• Building our own publishing business (the company was originally just intended to be a developer) because after meeting with the publishers of that era, it became clear they didn't have any understanding or capability (at the time) of what it would really take to launch a successful online only game and build a healthy community
  • Bringing eSports in-house and leveling up the production values at a rate to a quality bar never seen before in the history of our industry

Genre & Game Development Decisions:

  • Demonstrating that MOBA's were more than just Dota with many controversial gameplay decisions such as:
    • Focusing the laning phase on fighting against another player by making big mana pools, lower cooldowns for "spammier abilities" and different resource types instead of passively "denying" minions in lane while just last hitting 
    • Trying to de-clutter the environment to focus on the relevant gameplay space by removing destructible terrain, day & night cycles, etc
    • Making the game more team oriented vs. hyper carry dominant with items, stats role and champ design
    • A full roster of completely unique characters
    • Adding summoner spells and some out of game progression to try to add interesting depth at the meta layer and out of game decision making / analysis
  • Releasing a patch every 2 weeks (much of our team thought this was an impossible and unreasonable goal originally)
  • Launching the game without ranked play and introducing it later via the Season One update
  • Focusing on core gamers only.  No single player.  No deep tutorial.  Very little hand holding. 
  • Constantly updating / tweaking the game (many said the game will never be able to be an eSport if the core game isn't static)

I could go on and on. Much of these may seem obvious in hindsight, but every single one of these were extremely contentious with investors, potential recruits, with early adopter players and potential international partners. We faced resistance every step of the way where very smart and rational people would dispute our plans with well-reasoned arguments.  We faced doubt and wavered on many decisions at times, but we learned over time to have a healthy amount of skepticism towards conventional wisdom and popular opinion.

If we didn't push, we'd never achieve
anything worthwhile & difficult
I would summarize to say that our history has taught our team to be open to different opinions and to listen deeply, but to be ultra focused on the player experience and not be too married to any preconceived notion for the "best way" to accomplish a particular thing.  Our mindset is one of trying to push hard beyond what is obvious or easy to try to deliver an incredible experience to players. Sometimes we are right, sometimes we are wrong.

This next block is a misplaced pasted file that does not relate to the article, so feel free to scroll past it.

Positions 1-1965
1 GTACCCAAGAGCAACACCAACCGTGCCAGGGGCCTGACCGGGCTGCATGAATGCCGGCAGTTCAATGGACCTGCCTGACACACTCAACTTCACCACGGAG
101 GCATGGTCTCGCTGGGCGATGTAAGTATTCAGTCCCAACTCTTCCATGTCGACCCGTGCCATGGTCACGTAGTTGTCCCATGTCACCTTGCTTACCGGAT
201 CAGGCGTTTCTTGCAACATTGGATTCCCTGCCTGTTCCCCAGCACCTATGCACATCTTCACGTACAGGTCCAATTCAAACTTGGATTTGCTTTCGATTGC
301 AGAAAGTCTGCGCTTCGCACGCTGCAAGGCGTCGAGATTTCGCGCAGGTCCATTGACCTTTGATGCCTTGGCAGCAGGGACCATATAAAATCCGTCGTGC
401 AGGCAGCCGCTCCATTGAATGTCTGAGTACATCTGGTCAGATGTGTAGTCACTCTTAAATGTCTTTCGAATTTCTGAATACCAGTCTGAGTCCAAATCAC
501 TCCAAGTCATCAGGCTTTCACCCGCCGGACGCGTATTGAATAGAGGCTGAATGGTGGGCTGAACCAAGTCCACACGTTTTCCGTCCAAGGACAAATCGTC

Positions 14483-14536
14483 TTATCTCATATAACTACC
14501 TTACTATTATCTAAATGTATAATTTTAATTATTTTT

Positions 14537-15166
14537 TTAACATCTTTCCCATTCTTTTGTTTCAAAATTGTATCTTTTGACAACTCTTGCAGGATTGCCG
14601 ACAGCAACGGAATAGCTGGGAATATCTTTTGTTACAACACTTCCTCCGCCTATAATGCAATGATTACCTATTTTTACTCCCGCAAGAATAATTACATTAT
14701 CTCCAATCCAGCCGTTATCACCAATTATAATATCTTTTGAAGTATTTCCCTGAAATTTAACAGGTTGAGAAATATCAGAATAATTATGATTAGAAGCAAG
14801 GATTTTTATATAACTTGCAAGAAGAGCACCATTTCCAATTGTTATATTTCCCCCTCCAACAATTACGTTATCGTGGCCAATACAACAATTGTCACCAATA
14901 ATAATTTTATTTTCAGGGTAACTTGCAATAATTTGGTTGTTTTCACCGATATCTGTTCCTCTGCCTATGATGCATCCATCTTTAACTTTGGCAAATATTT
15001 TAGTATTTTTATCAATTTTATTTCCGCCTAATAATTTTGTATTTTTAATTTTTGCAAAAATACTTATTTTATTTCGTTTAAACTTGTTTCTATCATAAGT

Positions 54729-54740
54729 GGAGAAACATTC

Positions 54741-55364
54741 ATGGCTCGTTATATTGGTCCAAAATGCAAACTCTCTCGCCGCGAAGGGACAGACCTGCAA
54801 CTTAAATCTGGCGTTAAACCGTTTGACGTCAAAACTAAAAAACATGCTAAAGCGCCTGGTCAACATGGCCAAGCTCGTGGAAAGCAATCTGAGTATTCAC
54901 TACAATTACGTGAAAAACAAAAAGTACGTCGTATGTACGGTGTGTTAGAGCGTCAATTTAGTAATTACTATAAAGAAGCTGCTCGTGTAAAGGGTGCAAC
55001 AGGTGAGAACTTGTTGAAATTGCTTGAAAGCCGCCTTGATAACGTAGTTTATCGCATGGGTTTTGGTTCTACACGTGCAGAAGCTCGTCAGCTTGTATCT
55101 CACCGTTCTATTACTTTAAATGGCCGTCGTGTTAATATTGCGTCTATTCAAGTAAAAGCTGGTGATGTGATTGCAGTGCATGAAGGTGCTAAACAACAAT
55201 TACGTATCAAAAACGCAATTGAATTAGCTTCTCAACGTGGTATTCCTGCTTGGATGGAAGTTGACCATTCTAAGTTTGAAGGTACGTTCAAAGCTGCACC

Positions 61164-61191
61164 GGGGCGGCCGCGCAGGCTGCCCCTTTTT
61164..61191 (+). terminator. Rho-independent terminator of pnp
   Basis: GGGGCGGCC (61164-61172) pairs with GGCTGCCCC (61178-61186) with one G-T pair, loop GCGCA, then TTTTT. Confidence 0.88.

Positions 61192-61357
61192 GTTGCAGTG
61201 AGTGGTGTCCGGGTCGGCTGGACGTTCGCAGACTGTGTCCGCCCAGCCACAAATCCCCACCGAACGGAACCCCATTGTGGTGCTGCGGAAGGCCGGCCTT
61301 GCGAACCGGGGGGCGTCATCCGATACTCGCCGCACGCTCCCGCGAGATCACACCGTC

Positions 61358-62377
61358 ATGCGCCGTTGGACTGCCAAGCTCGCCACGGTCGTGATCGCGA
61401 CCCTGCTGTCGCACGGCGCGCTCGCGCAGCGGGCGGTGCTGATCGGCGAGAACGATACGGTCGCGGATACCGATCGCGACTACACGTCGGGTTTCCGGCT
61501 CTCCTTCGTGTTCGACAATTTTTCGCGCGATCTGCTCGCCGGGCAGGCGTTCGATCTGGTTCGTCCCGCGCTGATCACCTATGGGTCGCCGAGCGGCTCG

That's a lot of background, but I think it may help everyone understand why Rioters come across the way that we do.

Do we always succeed at putting players first?  No. We have made many mistakes, but part of what we try to do is acknowledge those mistakes and fix them. One of my favorite examples is the story of our awards that we promised our Refer-A-Friend grand prize winners of having them come out and help design a champion with our team. To make a long story short, we didn't fully deliver this (at the time) to all of the winners due to dramatically underestimating the number of people who would hit 10,000+ referrals as well as the effort and feasibility of this. Years later, after the company became more stable, we reached out to the winners and tried to make up for failing to see our prize through by flying everyone out to work directly with the developers to prototype a champion.  This led to the decently well known story of  Total Biscuit donating his award to the make-a-wish.

Anyway, back to the core point.  We know that this can feel bad when you care deeply about the game, have a strongly held opinion about the direction it needs to go, want to help by offering suggestions and can't understand why we don't agree with something you are advocating for, why we wouldn't seem to listen, or why we would seemingly promise one thing and then do another.  We really do understand that you guys care.  The thing we'd like you to understand is that we DO listen, even if we don't agree or react immediately. Listening and respecting another persons beliefs does not mean that you will always agree.

Something that makes me incredibly proud though is that when issues pop up or disagreements happen, many Rioters feel hurt, sad, confused and motivated when they see players distraught and upset with the company over any issue. This has happened many times since the launch of League, and the comfort that Rioters feel to internally debate complex issues and iterate about "what is truly best for players" is actually the element that helps us keep improving over time and make up for our mistakes. The LCS contract leak overreach that initially had a clause banning pros from streaming other games was a great example.  Rioters internally were like WTF?  Which helped the team be like "oops" and switch course.  We perceive ourselves as not being overly proud or stubborn, except around our values where we are extremely stubborn.

Which brings me to the core point.

What is Riot's Philosophy on Ranked / Team Play?